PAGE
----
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Horseback Riding

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The saddle, the bridle, the bit, the girth, the martingale. The reins gripped firmly in my gloved hands, tugging at the animal’s jaw. Like Englishmen with their hounds and red jackets tirelessly searching for the fox.

Arabian, Friesian, Lipizzan, Morgan. Appaloosa, in the pacific northwest, in 1877 with a Nez Perce atop its back. His people, fighting for their dignity, their land, and their history, destroyed by Howard, Miles, and Sturgis.

The wind whooshing in my ears masks the crunch of hoof striking sand. The standards approach. Just as he lifts his legs in preparation for the leap, I lean forward, just a bit. The world stops

Just for a moment. Both bodies hanging in the air, floating over poles, making a long graceful shadow. The air seems to quiet just for us. My stomach lurches with the thrill. Ground flies up to meet us

And then hooves collide with sand. My toes strain against the stirrups, trying to stay between both withers. The animal lurches under me, and I squeeze my heels into his ribs, urging him forward.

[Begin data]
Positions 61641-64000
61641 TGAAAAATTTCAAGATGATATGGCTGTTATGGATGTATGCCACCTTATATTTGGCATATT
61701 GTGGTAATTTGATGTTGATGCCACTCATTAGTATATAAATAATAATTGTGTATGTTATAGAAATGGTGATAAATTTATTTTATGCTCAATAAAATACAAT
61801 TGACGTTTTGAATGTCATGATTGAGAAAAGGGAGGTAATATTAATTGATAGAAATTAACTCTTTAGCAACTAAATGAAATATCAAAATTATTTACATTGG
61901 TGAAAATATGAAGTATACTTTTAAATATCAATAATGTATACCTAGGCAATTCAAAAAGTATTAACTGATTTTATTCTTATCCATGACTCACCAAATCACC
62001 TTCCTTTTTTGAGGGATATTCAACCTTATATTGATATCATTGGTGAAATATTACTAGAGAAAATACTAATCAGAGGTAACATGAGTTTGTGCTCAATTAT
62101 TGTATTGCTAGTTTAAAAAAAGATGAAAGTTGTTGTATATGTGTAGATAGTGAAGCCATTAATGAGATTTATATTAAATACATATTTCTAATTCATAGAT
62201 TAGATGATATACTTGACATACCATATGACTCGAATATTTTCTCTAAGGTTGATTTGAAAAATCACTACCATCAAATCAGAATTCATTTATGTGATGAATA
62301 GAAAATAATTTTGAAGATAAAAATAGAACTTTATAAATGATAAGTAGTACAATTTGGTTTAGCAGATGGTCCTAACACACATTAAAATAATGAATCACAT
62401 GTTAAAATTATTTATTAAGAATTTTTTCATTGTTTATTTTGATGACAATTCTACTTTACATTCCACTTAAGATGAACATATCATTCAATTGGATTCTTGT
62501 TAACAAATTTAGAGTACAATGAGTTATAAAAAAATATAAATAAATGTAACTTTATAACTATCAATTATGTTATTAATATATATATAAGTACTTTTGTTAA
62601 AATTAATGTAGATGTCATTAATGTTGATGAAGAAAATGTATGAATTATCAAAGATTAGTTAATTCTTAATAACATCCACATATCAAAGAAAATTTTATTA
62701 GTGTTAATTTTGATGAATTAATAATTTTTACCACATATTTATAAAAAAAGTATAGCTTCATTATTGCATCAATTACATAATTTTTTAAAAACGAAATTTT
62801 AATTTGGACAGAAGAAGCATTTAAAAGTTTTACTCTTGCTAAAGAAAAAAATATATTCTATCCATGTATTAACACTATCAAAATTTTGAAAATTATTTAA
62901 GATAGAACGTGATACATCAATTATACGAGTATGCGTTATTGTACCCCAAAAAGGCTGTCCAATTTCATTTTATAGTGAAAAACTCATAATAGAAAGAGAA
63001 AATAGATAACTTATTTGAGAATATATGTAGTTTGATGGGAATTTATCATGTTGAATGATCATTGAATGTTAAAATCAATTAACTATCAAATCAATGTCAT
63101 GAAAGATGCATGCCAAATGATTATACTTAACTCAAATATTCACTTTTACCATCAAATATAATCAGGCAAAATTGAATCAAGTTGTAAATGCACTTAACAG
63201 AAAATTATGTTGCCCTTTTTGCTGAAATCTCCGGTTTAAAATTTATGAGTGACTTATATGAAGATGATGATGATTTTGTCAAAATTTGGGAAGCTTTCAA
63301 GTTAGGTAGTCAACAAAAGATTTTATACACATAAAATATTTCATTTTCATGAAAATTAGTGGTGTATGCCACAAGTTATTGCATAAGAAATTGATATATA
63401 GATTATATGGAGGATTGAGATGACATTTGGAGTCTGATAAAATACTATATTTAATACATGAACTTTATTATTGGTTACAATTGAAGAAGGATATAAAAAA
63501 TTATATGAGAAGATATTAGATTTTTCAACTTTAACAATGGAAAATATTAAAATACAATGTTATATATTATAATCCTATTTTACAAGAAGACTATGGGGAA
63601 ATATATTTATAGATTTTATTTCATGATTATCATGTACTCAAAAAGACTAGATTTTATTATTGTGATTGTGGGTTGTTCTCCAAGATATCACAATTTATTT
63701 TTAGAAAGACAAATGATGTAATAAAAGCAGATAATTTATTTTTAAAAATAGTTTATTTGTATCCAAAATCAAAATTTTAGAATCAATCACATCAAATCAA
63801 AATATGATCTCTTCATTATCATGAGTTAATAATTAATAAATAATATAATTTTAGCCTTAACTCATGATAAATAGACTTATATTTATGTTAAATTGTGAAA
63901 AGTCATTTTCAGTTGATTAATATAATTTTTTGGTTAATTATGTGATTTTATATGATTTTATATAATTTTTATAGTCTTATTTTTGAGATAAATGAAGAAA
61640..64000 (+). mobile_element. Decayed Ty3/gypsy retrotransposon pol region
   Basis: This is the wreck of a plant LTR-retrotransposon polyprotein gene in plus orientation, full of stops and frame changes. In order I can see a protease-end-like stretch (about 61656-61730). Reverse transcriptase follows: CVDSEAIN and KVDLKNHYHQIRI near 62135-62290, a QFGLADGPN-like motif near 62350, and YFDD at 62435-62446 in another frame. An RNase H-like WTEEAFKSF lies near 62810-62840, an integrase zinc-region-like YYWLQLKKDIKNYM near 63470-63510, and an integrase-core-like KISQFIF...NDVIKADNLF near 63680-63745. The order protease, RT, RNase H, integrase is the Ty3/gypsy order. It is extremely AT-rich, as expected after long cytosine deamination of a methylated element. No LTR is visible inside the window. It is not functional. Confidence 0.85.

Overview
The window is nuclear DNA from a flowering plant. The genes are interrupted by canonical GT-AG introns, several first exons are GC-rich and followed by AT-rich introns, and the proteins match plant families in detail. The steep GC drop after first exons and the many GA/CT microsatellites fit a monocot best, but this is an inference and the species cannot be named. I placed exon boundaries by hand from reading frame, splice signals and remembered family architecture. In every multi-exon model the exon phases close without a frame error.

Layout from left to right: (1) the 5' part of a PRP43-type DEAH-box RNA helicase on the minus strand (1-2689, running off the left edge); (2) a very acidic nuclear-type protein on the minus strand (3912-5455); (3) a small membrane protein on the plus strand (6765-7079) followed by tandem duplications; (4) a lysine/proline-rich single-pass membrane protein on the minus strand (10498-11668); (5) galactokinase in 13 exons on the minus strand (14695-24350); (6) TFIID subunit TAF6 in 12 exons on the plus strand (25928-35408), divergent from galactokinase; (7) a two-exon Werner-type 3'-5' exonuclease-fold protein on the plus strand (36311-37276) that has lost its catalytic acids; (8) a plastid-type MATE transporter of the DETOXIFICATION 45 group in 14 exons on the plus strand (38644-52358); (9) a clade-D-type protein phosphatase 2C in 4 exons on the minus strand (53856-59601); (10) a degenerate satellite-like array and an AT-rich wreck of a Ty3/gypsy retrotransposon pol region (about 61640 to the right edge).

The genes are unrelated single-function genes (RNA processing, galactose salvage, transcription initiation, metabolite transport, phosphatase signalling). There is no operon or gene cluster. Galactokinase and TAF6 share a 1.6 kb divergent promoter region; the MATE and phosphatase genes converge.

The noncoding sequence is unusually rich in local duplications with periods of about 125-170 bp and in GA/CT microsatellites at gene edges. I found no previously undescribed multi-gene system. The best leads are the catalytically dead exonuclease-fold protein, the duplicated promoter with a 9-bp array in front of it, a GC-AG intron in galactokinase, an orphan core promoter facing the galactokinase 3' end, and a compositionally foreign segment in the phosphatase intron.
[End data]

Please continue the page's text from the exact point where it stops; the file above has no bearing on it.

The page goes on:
One, two, three, four, five strides. Again, in the air, soaring over crossed poles. Another lurch. Another pause, broken only by the ground. I draw back the reins, just a bit, to slow his steps. His canter breaks into a trot.

A trot, a piaffe, a volte, a walk. The girls in feathered pink and purple leotards balancing on one hand on the horse’s back while the clowns juggle bowling pins and children marvel at the colors and whimsy.

The boots, the helmet, the chaps zipped tight on my now almost immovable legs. The excitement, the beauty, the harmony, the challenge, the strength, the ride.





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